The Irishman Review

The Irishman is Martin Scorsese’s reflection of his entire career; when he started, how he rose to his power and who helped him along the way. He presented this through the story of Frank Sheeran, the man who was known to paint houses.

Frank Sheeran’s story was heavy and he met so many people along the way. It seemed that Sheeran lived many lives throughout this film and time played a major factor. The time he spent in the war, causing serious PTSD and conditioning by the army. The time he spent working and earning as much as he could for his new family. The time he spent making different moves with Russell Bufalino and Jimmy Hoffa. The time Sheeran takes in his old age to reflect on how he focused on one life instead of the other. It shows that no matter how loyal you are, how respectful you are or how many hits you do, you end up alone and that time being spent, reflecting on your life, feels like an eternity.

The pacing of this film is something I haven’t experienced before. It didn’t feel slow and it didn’t feel like there was too much being shoved into the runtime, it was just perfect. Thelma Schoonmaker is a master editor and she knew exactly how to run this story. The two acts showcasing the rise to power and the politics that become integrated in Jimmy Hoffa’s story all flowed beautifully. These characters were interesting because of the dialogue and the historical accuracy of it all. The third act is where Schoonmaker slows it down, it wasn’t because the story was coming to an end but because the protagonist, Sheeran was older, much older and life began to slow for him as well.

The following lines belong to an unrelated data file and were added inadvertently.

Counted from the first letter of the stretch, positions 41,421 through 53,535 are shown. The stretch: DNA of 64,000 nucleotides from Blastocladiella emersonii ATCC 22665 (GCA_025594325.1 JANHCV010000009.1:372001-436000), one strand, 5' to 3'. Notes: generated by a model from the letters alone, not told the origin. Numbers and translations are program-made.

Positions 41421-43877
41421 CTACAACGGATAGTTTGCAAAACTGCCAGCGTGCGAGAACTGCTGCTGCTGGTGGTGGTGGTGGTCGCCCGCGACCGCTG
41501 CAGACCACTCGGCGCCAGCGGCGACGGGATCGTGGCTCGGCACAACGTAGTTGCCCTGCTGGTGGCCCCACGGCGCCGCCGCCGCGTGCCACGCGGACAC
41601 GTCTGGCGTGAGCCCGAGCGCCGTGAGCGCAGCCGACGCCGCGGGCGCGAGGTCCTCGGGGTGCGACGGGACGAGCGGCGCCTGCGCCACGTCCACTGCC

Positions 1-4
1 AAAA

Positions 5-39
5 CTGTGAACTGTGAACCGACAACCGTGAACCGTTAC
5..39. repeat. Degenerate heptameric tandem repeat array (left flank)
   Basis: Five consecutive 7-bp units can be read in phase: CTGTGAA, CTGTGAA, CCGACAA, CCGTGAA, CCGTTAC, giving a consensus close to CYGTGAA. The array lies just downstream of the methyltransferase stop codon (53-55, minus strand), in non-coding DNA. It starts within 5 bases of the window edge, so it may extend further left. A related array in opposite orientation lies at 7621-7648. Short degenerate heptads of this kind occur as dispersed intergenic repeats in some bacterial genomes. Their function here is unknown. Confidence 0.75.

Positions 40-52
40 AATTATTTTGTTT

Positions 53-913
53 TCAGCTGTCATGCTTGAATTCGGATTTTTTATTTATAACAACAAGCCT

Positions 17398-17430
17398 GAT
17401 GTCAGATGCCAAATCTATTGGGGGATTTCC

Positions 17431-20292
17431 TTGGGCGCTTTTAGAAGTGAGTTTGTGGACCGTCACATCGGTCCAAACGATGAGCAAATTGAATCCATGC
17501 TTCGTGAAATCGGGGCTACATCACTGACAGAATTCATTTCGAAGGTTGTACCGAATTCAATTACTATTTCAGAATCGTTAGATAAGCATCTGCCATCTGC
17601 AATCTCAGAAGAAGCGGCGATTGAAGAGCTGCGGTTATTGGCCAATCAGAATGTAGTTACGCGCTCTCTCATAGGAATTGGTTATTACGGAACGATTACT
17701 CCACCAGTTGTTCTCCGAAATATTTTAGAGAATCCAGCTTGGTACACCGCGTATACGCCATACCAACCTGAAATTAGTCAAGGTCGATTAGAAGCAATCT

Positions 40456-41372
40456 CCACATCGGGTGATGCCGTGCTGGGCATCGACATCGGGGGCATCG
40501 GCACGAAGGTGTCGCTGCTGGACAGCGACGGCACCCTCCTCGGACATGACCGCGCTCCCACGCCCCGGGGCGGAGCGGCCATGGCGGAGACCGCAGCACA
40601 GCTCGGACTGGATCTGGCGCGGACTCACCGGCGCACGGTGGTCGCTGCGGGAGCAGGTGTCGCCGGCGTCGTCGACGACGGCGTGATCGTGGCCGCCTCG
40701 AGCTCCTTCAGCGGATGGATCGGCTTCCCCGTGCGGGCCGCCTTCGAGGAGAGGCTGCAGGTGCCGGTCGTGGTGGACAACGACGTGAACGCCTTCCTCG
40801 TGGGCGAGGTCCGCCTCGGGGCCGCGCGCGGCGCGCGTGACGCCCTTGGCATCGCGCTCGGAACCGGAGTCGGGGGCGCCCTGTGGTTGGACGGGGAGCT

This felt like Scorsese’s magnum opus because there was such a finality to this piece. It was a love letter to all of the mob films that came before and in a way an introduction to the new generation. At the beginning of this film Sheeran states that no one knows or even cares about Jimmy Hoffa and then he proceeds to tell his version of the story. I found this interesting and I perceived it as Scorsese referencing his own career and this was the way he was going to reintroduce himself.

Everything was about this film was perfect. From Scorsese’s direction to Rodrigo Prieto’s cinematography, to Sandy Powell’s costuming, to Robbie Robertson’s score and obviously to Thelma Schoonmaker’s editing, this beast is his masterpiece. Robert De Niro was superb and played Sheeran so well. His de-aging was perfectly fine and it didn’t look bad at all. Al Pacino as hot head Jimmy Hoffa was the only possible casting because he knocked it out of the park. He captured both sides of Hoffa and it was great to see. Joe Pesci’s Russell Bufalino was perfect and his subtlety as a mob boss was fun to watch. The three of them on screen together was quite emotional to watch at times because a film like this, with this calibre of acting, will never happen again.

The Irishman felt so personal, it felt very intimate and it’s because of who was on screen and working with Scorsese. It felt like a goodbye but we all know Marty isn’t going anywhere.

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